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E00997: Quodvultdeus tells a story of a man in Naples, in the 440s, who claimed to have the merits and power of *Sossius (martyr of Pozzuoli, S00621) and was arrested by local clerics. Account in the Book of Promises written in Latin, most probably in Naples in 440/454.

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posted on 16.12.2015, 00:00 by robert
Quodvultdeus, Book of Promises (Liber promissionum), Dimidium temporis 6.81

In Italia quoque, nobis apud Campaniam constitutis, dum uenerabilis et apostolico honore nominandus papa Leo manichaeos subuerteret et contereret pelagianos et maxime Iulianum ambientem, quidam Florus nomine, spiritu seductionis adreptus, uirtutem et meritum sibi sancti Sossi martiris adsignans, haud procul a Neapolitana ciuitate in subuersionem animarum quaedam promitteret faceretque inlicita, a germano uenerabilis Nostriani episcopi Etherio presbytero simul cum clericis praedictae ecclesiae detentus et coercitus, digne a praefatae prouinciae liminibus pulsus est.

'Also in Italy, when we had already settled in Campania, and when the venerable pope Leo, worthy to be spoken of with apostolic honour, destroyed the Manicheans and crushed the Pelagians, and especially the sinful Julian [of Eclanum], a man named Florus, seized by the spirit of seduction, not far from the city of Naples, claimed to have the merits and power of St Sossius the martyr, and was promising and doing illicit things for the destruction of souls. He was arrested and punished by the presbyter Etherius, brother of the venerable bishop Nostrianus, and by clerics from the named church, and justly expelled from the limits of the aforementioned province.'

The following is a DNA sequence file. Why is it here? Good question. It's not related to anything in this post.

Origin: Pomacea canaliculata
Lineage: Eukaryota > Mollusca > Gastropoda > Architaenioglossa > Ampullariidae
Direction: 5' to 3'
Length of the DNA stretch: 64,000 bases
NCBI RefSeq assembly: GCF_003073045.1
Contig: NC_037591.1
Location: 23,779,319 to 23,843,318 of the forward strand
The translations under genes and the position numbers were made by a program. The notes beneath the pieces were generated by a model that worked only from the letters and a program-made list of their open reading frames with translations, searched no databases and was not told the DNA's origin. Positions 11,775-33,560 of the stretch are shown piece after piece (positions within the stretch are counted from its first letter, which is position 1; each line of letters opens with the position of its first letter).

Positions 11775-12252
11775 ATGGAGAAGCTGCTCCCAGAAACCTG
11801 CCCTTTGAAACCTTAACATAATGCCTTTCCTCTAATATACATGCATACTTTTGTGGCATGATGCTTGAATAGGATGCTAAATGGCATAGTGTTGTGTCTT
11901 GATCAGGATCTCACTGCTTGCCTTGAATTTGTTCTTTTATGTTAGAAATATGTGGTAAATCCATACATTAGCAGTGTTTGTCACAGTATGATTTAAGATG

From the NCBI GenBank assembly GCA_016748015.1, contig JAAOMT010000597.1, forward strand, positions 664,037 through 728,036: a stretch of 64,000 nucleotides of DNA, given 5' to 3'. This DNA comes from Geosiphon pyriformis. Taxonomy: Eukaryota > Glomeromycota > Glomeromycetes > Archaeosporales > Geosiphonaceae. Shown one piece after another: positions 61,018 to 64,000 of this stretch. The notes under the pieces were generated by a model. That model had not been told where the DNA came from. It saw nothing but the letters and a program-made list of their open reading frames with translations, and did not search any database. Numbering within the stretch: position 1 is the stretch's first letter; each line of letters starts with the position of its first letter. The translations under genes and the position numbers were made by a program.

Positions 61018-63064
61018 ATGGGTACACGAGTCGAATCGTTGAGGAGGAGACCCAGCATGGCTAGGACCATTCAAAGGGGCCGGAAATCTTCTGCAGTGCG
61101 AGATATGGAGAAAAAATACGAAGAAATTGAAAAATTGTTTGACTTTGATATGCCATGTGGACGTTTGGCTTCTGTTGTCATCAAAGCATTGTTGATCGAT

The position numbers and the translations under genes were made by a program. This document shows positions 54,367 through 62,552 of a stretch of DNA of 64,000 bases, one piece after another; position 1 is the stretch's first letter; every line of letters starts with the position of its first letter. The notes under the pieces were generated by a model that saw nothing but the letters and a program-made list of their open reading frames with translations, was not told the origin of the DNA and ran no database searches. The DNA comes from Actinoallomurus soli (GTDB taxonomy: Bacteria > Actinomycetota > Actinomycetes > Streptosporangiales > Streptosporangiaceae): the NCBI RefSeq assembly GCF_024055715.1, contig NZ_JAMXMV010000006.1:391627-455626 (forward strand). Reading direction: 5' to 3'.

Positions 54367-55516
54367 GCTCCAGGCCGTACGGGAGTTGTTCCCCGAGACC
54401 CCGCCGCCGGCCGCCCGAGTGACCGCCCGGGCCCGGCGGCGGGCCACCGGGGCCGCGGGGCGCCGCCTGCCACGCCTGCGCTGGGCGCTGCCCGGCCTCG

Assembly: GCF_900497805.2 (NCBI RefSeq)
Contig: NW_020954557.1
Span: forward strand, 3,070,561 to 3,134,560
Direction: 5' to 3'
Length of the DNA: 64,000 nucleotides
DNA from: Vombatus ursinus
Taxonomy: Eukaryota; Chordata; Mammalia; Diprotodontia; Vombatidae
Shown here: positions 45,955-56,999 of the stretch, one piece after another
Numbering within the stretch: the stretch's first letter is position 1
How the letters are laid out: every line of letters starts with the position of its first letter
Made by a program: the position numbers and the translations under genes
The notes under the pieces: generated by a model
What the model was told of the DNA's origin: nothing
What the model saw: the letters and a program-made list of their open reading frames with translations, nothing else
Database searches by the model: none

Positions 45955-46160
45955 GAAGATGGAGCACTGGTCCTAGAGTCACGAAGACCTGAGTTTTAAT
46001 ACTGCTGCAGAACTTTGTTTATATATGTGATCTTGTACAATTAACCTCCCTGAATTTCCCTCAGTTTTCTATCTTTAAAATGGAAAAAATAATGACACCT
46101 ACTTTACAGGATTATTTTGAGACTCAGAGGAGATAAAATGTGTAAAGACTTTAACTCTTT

Text: Braun 1976. Translation: Robert Wiśniewski.
Evidence -  The Cult of Saints in Late Antiquity

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Keywords

History

Evidence ID

E00997

Saint Name

Sossius, martyr from Misenum, ob. c. 303 in Puteoli (Puzzoli) : S00621

Saint Name in Source

Sossius

Type of Evidence

Literary - Other

Language

Latin

Evidence not before

439

Evidence not after

454

Activity not before

439

Activity not after

454

Place of Evidence - Region

Italy south of Rome and Sicily

Place of Evidence - City, village, etc

Naples

Place of evidence - City name in other Language(s)

Naples Adriatic Sea Adriatic Sea Adriaticum Mare

Major author/Major anonymous work

Quodvultdeus

Cult activities - Rejection, Condemnation, Scepticism

Condemnation of other activity associated with cult

Cult Activities - Miracles

Miracle after death Other miracles with demons and demonic creatures

Source

The Book of Promises collects biblical prophecies, some of which are already fulfilled, others concerning the future to come. The author is not named in any manuscript, but the text suggests that he was a bishop of Carthage and then settled in Campania. All this points to Quodvultdeus, who started his episcopate between 429 and 439, and was exiled in the latter year from his see by the Vandals. He settled in Naples where he died most probably in 454, because in this year his successor in Carthage was chosen. The Book of Promises was written almost certainly some time after 439, for in Book of Promises 5.6 (E00997) the author claims that he is already settled in Campania.

Discussion

For the author this episode proves that the devil operates in the world and his false prophets try to mislead the people. Quodvultdeus' description is quite vague, but he almost certainly considers Florus to be possessed by a demon who claimed to be the martyr Sossius. A similar story, of a man who was possessed but claimed to be 'the power of God' and another who considered himself to be the prophet Elijah can be found in Sulpicius Severus' Life of Martin 23-24.

Bibliography

Edition: Braun, R., Quodvultdeus Carthaginensis, Opera Tributa (Corpus Christianorum Series Latina 60; Turnhout: Brepols, 1976). French translation: Braun, R., Livre des promesses et des prédictions de Dieu, 2 vols. (Sources Chrétiennes 101-102; Paris: Cerf, 1964).

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Evidence -  The Cult of Saints in Late Antiquity

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